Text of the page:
Agnieszka Brzeżańska has an intuitive practice that combines film, photographic and performance work with a central exploration of painting. Taking to study many wider subjects such as physics, cosmology and technology, she uses this open artistic approach to address unseen forces and human consciousness.

Photographs © Szymon Roginski

The Polish artist is currently based in Warsaw, where she has been creating work for her latest exhibition at London’s Marlborough Contemporary. This all occurs quickly, with ease, grace and joy opens tonight and will include a selection of paintings and a Taiko drum that is intended to connect with the energetic vibrations within the paintings. Brzeżańska spoke to us from her Warsaw studio, as creation for the show was underway.

How has the development of this body of work been progressing?

You know, it’s always very enjoyable for me. I’ve been working on it since March, but painting is a very weird process. I have to get disconnected from most other things when I do that. For every show I do something from the very beginning, something that I have never done before. It does stay in the same line of thought and intention, but time is changing, my place in the world is changing, my experiences are changing and they bring a lot of new inspirations and a new vocabulary.

Can you explain the title for This all occurs quickly, with ease, grace and joy?

It is what these paintings are, they are based on this magical technique which is called sigil, a sort of spell, a sort of enchantment, like a wish that you want to bring to the work. I wrote some major wishes for the world, for the change that I want to see in the world and I coded it in these paintings.

So, you will be showing these paintings and also a Taiko drum that can be played?

Yes, painting is such solitary work and for most of my shows I usually combine it with something else that is not such a destined experience, but something that is happening more in physical reality. I was invited on a trip by a friend of mine who is a great artist and I joined her for a week. On this trip I discovered a Taiko drum maker and I thought it would be a great idea to have this performative thing in the exhibition, something present that would make it open to nature — our connection with reality is closer to nature than to culture. I’m not performing the drum, I would like to leave it open for people to use it.

To what extent do you like to lead your viewers towards a certain action or a specific understanding of your work?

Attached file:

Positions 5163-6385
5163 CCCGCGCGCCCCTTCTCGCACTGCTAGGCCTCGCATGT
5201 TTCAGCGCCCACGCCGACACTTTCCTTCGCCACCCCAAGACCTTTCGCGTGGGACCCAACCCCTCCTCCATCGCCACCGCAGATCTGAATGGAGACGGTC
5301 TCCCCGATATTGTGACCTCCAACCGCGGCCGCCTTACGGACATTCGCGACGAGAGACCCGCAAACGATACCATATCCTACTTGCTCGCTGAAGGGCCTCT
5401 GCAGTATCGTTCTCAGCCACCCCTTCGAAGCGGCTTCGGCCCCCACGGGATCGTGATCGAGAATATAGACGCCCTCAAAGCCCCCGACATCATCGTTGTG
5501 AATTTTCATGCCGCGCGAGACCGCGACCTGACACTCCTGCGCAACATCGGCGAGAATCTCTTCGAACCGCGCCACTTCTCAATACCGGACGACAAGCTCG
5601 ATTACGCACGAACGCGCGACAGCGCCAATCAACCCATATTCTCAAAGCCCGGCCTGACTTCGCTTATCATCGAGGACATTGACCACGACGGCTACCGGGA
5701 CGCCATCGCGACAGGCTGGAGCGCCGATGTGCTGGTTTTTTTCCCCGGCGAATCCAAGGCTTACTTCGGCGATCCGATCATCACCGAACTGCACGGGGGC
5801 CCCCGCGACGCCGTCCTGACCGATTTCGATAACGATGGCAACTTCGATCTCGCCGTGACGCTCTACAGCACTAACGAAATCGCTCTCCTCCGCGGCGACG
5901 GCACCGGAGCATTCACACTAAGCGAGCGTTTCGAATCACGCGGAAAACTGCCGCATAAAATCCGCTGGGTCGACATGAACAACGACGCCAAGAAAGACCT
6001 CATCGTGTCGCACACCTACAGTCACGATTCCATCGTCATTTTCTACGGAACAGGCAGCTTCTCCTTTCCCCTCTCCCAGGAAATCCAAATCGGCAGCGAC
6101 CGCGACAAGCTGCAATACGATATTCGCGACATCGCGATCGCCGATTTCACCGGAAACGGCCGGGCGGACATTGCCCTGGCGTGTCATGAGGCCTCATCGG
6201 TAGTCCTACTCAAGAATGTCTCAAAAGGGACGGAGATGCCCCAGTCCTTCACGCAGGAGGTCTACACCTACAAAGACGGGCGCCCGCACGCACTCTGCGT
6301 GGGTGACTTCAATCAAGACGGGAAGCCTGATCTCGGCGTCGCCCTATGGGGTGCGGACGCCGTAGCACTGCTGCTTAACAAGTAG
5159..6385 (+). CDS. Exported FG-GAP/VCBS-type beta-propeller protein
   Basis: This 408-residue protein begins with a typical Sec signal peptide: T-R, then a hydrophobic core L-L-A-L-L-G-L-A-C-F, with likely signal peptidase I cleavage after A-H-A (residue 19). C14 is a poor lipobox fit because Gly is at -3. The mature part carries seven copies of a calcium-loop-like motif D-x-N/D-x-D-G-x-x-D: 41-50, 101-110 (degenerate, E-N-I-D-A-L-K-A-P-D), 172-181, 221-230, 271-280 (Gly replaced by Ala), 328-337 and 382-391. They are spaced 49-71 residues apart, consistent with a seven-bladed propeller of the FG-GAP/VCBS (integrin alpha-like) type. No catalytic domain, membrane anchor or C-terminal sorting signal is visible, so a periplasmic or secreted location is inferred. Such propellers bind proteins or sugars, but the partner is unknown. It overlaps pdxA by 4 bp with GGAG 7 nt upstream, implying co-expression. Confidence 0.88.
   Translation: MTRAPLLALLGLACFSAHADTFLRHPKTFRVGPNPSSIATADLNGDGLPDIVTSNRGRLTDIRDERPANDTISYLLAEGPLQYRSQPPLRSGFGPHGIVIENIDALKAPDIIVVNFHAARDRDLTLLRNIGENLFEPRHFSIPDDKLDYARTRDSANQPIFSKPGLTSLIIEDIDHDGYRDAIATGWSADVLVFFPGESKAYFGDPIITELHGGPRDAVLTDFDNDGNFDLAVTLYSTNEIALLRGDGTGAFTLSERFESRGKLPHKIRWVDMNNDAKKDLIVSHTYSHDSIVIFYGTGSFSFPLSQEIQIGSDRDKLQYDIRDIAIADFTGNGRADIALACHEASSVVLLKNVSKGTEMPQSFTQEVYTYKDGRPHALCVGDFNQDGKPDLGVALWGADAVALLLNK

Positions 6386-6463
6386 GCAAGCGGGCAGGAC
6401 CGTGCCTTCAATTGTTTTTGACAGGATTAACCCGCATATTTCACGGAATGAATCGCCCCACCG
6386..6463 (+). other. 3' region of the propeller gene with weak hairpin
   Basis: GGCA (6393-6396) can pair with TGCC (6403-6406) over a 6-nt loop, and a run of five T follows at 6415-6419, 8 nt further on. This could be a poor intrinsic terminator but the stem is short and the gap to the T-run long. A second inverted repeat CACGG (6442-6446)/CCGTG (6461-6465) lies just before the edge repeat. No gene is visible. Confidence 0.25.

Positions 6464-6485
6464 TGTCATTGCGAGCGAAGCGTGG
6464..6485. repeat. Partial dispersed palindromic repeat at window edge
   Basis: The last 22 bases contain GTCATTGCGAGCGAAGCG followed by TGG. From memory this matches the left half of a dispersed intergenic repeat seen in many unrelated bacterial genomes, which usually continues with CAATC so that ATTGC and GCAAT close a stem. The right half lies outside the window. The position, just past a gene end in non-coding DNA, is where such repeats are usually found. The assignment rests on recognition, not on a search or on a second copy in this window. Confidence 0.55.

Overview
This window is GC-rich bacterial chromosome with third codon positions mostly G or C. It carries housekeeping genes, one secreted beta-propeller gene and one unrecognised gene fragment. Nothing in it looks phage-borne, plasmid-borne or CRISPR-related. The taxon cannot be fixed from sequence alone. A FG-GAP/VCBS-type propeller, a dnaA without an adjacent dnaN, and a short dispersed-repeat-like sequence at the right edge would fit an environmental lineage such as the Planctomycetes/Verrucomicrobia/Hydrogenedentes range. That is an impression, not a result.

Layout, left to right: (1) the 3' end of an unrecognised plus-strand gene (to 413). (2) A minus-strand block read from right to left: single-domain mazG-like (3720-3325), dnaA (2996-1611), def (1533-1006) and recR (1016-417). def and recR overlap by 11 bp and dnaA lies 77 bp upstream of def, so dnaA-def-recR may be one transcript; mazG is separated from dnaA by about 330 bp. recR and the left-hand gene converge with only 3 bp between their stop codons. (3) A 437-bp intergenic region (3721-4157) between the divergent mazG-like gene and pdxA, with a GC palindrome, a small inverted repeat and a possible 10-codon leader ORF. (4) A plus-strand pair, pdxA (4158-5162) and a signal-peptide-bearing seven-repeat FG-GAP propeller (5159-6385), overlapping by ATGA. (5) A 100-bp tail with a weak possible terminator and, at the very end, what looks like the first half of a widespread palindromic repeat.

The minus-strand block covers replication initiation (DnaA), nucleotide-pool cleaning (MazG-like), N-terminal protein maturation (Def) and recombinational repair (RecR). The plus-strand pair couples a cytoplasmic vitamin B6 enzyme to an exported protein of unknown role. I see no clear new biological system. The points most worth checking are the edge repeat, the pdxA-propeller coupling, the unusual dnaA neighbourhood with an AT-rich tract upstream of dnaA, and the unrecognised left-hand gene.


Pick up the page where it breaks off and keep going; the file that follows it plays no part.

I certainly refrain from saying what the long titles of the paintings are, so you can see only an extract and it should stay like that. Part of this technique is forgetting what it means and releasing it. I think that interpretation very much hinders perceptions. I think that people have much better access to the deeper meaning of things if we stop verbalising and overly describing things with words.

Do you feel the weight of history on your work as a painter?

I was schooled in a very efficient manner and it took me many years to unlearn. It’s a difficult thing to do but I think for everyone it is a necessary thing to do, we need to unschool ourselves quite profoundly. It’s not only about artists, it’s basically about everyone who has gone through the education system.

You explore a range of subjects, from physics to cosmology and new technology. Do you come across any contradictions between the natural, cultural and technological?

The culture of art is a vocabulary in a way. But using this vocabulary it is very important to communicate something real that is happening, and these processes that go through me. It’s sort of like channeling this bigger force which also is expressed through cultural human activity. I think most artists understand that very well. But, I do think technical development is amazing. It is not such a bad thing. I enjoy what is going on with technology a lot because finally we have tools to do what we want in the way that we want. We can communicate much better and it is changing global consciousness on a very profound level. The dark side of it is totally terrible, with pollution and the military and the military-industrial complex, but we finally have tools to deal with it and I’m sure that we will figure it out.

You speak often about language, do you feel this can be a hinderance on communication and consciousness? 

For me it’s always a crude translation of what I would like to say, but it doesn’t limit us. When you turn off this verbal processor in your mind, then you have access to everything. And it is possible to turn it off, because it is just a tool.

This all occurs quickly, with ease, grace and joy runs from 18 September – 31 October at Marlborough Contemporary.

Photographs © Szymon Roginski

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